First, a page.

Kissinger; Soviet Leaders Were Assured Brezhnev Will Be Treated with Respect During U.S. Visit

Henry Kissinger, President Nixon’s national security advisor, asked all Americans yesterday to bear in mind the important purposes of Soviet Communist Party Secretary Leonid I.Brezhnev’s forthcoming visit to the U.S. Dr. Kissinger, who returned from a five day visit to Moscow, made the remark at a White House press briefing when he was asked if the Russians expressed concern for Brezhnev’s security, particularly in view of the attitude of some American Jews toward the visit. “There was no concern expressed by Mr. Brezhnev or any of his senior colleagues about the physical arrangements for his trip,” Dr. Kissinger said.

He added: “We have assured the Soviet leaders that they would be treated with the courtesy and respect consistent with the considerable importance we attach to the improvement of our relationship and we have every hope that all Americans will bear in mind that Mr. Brezhnev. will be here as a guest of the U.S. government for extremely important purposes in connection with the peace of the world.” Brezhnev’s American visit June 18-26 was announced yesterday by the White House.

Dr. Kissinger was asked whether the Soviet leaders were aware of the Congressional opposition to trade concessions to the USSR as long as that country restricts the emigration of its citizens, particularly Jews. He replied that “the Congressional reluctance concerns not so much trade deals as the most favored nation clause and of course the Soviet leaders are aware of the fact that there is some opposition in the form of the Jackson Amendment to the Administration’s proposal.”

MFN INTEGRAL PART OF NEGOTIATIONS

Dr. Kissinger asserted: “We, the Administration and the President, very strongly hold the view which I expressed before I left, that the MFN status with the Soviet Union is an integral part of the whole complex of negotiations and should not be isolated as a separate American measure for which we can exact additional concessions.”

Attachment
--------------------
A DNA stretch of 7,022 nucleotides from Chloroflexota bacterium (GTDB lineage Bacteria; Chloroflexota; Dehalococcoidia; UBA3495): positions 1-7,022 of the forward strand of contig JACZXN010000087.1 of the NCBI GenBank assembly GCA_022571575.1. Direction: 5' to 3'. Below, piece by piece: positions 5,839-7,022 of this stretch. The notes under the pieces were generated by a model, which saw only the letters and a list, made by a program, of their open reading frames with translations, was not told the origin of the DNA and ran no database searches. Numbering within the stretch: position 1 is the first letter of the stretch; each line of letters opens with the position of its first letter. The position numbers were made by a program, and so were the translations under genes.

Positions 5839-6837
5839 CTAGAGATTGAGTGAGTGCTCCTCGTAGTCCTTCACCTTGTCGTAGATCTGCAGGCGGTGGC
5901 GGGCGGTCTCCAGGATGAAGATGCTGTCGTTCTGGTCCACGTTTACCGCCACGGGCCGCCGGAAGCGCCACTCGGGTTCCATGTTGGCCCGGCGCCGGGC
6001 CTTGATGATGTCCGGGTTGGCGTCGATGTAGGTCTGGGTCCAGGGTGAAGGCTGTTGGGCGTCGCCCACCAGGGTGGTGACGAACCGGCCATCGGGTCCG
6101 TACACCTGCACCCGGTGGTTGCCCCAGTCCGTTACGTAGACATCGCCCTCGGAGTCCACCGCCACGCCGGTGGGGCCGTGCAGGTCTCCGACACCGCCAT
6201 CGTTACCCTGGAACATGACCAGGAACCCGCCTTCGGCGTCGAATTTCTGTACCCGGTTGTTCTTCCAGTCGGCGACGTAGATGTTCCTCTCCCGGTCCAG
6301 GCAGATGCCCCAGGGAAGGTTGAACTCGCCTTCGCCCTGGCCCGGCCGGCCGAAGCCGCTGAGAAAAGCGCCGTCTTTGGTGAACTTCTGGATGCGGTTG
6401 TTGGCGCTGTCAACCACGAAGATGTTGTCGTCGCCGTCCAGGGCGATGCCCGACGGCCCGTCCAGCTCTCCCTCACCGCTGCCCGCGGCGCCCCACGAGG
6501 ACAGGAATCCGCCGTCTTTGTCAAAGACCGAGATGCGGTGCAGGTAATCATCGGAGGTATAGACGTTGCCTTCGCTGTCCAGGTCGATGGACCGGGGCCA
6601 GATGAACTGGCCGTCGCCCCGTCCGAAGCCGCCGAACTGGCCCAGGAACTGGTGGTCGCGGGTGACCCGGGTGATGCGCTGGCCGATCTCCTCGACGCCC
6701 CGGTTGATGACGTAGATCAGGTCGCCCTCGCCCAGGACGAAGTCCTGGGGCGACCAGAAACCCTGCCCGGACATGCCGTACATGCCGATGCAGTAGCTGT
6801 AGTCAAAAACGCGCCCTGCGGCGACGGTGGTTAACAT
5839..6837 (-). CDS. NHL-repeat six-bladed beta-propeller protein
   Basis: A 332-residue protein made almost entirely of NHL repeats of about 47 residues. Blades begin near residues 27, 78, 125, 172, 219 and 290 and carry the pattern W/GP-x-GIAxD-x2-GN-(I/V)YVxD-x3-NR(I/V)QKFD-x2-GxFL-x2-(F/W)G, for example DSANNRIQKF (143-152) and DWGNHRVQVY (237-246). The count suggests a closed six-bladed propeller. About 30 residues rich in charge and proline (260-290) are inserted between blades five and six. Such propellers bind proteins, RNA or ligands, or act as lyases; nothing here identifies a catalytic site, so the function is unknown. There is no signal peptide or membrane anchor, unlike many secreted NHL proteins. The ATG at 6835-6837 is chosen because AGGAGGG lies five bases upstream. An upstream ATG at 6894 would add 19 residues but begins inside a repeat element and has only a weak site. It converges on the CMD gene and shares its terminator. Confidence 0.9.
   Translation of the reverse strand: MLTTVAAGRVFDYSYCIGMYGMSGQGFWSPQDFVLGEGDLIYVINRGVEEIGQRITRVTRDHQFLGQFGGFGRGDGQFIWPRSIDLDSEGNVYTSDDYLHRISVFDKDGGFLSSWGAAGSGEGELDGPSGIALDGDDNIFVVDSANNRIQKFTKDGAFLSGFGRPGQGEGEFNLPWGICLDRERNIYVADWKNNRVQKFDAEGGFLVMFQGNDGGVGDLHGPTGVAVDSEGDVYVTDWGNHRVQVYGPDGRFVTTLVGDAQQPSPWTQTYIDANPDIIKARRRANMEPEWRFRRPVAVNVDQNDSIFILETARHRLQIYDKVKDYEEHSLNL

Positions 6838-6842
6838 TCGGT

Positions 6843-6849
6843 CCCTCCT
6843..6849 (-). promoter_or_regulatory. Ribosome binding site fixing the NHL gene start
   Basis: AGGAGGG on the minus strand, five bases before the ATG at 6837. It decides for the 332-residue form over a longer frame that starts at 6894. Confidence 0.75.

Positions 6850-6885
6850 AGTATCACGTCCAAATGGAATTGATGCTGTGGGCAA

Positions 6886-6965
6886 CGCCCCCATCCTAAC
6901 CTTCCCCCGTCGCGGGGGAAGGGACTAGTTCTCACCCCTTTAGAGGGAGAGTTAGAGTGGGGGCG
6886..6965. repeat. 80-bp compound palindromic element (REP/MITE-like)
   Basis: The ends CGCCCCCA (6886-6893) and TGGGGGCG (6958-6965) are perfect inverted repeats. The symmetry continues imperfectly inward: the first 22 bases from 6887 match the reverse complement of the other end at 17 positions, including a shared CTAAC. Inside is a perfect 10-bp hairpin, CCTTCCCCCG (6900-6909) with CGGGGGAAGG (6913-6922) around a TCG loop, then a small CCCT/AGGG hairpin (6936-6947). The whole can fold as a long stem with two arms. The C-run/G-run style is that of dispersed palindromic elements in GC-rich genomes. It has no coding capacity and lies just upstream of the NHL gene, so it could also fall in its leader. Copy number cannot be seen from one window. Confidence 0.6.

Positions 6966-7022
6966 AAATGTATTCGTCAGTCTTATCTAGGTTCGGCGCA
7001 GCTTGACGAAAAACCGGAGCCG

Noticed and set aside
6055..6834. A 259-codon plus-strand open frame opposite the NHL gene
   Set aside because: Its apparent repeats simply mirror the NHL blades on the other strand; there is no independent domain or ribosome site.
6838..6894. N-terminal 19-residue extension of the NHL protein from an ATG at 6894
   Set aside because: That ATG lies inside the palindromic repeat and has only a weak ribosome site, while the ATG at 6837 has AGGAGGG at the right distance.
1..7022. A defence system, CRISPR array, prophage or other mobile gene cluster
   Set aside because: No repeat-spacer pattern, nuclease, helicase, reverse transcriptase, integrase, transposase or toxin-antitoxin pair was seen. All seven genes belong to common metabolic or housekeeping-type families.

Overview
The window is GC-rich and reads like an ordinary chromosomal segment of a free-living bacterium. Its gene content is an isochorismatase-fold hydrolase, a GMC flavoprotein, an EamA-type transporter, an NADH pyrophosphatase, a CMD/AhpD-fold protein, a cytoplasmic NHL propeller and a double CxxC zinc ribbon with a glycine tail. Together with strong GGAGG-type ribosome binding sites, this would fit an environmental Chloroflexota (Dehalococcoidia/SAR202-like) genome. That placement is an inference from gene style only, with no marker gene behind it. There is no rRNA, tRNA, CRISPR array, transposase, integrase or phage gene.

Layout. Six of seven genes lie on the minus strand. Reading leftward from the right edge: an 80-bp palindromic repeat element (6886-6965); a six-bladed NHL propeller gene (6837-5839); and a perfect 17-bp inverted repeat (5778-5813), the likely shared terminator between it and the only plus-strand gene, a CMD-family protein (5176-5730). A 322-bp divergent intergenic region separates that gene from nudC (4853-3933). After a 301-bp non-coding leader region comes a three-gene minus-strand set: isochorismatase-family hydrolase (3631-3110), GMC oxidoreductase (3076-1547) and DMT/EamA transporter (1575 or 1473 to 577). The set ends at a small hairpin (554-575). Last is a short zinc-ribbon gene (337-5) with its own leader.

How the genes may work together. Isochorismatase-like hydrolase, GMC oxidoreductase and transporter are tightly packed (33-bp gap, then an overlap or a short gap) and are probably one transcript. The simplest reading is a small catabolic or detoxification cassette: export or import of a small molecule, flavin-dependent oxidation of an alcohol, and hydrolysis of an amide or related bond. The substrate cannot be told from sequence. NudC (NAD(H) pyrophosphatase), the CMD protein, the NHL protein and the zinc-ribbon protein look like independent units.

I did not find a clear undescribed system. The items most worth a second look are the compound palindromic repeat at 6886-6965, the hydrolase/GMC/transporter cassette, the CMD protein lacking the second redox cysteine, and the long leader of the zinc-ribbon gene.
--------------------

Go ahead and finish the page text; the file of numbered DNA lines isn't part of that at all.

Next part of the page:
Some observers here felt that Dr. Kissinger was understating the temper of Congress when he described the Jackson Amendment which enjoys overwhelming support in the Senate as a form of “some opposition” to the Administration’s trade bill.

They also observed that while Dr. Kissinger said the U.S. should not attempt to gain additional concessions from Moscow by isolating the MFN issue from the rest of the U.S.-Soviet negotiations, the Russians had done substantially the same thing by imposing the education tax on emigrants and subsequently suspending it to gain additional concessions from the U.S.

Dr. Kissinger told the newsmen, “We have in the past brought to the attention of the Soviet leaders the impact of the Jewish question on the American domestic situation. As you know, we have made considerable progress in the sense that the Soviet leaders have formally acknowledged that they are waiving the exit tax and you can assume that whenever we meet, an occasion is found to bring this to the attention of the Soviet leaders.”

Mayor John V. Lindsay of New York, who returned from a visit to the USSR over the weekend told television news reporters that the condition of Jews there was as had as ever. City Hall announced that Lindsay would issue a full report on his Russian visit at a later date.

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